AbstractChagas disease is caused by the Trypanosoma cruzi parasite and is transmitted by infected triatomine bugs. This infection affects approximately 8 million people in the Americas, and due to globalisation and displacement, it is becoming increasingly common to find infected patients worldwide. Diagnosis of the disease in its acute form is relatively simple, as the parasite can be detected in peripheral blood smears, and symptoms are visible. However, in its chronic condition, the parasite is almost undetectable, and indirect tests are necessary to determine the presence of antibodies in infected patients. It is important to note that a single test is not enough to confirm the disease in this phase, as a second serological test should confirm the diagnosis. If the results are contradictory, a third test should be performed to confirm or discard the disease. Unfortunately, laboratories may not have access to all necessary tests in many rural areas where the disease is more frequent. Rapid tests to diagnose this disease present problems, such as significant variations in sensitivity and specificity in different countries. Therefore, searching for new biomarkers that allow for optimal correlation is essential. In this work, we have searched scientific literature from the last 10 years for mentions of novel biomarkers for diagnosis, treatment follow‐up, and prediction of cardiac complications in Chagas disease in its chronic phase.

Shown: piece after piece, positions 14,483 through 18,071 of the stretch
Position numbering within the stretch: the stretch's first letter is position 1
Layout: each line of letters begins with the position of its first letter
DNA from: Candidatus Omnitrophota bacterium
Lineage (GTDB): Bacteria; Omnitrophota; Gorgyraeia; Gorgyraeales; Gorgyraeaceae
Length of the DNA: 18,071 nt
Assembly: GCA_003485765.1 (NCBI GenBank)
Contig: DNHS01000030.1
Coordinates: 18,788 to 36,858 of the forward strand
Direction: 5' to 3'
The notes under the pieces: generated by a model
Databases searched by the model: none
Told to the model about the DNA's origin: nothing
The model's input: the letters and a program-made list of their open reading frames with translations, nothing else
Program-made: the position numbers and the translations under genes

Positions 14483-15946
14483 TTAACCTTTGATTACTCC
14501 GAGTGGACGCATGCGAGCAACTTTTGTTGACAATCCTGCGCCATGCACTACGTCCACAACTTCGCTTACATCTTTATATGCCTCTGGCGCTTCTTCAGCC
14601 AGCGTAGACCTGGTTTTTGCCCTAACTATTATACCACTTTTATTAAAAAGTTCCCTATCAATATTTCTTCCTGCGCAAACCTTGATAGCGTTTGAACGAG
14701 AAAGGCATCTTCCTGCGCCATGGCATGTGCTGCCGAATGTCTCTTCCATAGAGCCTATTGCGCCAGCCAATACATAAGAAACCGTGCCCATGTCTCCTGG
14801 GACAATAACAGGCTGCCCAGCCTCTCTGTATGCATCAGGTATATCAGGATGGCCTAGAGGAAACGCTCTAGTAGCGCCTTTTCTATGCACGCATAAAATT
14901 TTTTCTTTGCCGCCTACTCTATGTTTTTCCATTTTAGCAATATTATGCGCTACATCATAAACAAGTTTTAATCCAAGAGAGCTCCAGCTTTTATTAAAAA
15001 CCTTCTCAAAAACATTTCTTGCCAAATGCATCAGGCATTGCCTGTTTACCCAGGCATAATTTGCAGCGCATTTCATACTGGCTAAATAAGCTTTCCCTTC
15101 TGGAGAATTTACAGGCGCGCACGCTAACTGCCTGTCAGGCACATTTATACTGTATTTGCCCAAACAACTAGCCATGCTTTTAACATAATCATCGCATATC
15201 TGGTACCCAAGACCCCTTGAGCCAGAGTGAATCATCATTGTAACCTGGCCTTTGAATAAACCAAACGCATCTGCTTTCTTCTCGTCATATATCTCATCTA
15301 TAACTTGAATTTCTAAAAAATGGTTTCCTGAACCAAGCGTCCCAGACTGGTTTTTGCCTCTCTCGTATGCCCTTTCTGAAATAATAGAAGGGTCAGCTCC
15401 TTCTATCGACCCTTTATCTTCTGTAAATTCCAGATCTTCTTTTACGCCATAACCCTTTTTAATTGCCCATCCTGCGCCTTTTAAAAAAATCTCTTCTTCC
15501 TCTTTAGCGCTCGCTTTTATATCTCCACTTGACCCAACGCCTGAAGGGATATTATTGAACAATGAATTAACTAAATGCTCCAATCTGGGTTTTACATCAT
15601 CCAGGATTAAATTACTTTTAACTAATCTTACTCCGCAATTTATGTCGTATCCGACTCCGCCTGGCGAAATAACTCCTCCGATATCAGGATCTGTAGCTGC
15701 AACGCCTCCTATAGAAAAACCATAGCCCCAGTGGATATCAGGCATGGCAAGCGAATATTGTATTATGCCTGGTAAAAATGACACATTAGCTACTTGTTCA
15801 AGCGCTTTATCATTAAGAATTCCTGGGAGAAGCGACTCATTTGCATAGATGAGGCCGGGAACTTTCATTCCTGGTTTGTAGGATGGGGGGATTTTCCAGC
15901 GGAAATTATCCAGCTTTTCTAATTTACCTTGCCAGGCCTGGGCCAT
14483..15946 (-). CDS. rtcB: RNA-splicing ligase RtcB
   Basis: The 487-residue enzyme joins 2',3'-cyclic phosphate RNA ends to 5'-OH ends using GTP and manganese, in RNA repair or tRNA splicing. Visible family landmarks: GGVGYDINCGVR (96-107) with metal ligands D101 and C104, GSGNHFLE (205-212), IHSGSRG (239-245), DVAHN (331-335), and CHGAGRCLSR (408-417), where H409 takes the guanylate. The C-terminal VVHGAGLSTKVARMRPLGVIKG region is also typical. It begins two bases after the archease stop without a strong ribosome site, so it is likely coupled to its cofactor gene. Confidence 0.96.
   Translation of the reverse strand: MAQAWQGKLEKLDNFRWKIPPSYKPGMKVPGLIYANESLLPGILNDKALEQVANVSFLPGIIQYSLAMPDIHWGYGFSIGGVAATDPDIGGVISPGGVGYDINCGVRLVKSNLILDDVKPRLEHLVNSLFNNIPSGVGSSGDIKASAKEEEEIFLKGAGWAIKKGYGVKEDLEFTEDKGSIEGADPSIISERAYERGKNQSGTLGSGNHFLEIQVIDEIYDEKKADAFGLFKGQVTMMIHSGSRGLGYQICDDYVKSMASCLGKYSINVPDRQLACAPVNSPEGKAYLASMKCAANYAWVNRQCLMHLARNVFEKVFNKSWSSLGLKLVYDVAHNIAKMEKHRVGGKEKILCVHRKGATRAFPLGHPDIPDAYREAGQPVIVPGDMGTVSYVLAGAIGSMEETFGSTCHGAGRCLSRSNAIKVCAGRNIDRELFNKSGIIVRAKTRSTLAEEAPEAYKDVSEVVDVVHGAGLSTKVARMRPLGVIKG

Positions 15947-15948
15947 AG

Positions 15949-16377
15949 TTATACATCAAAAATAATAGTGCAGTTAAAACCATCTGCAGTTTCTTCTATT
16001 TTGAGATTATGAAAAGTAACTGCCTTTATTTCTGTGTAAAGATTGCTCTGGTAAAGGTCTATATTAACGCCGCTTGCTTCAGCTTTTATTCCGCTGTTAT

The immunomodulatory effects of the C-type lectin protein of Toxocara canis on experimental autoimmune encephalomyelitis.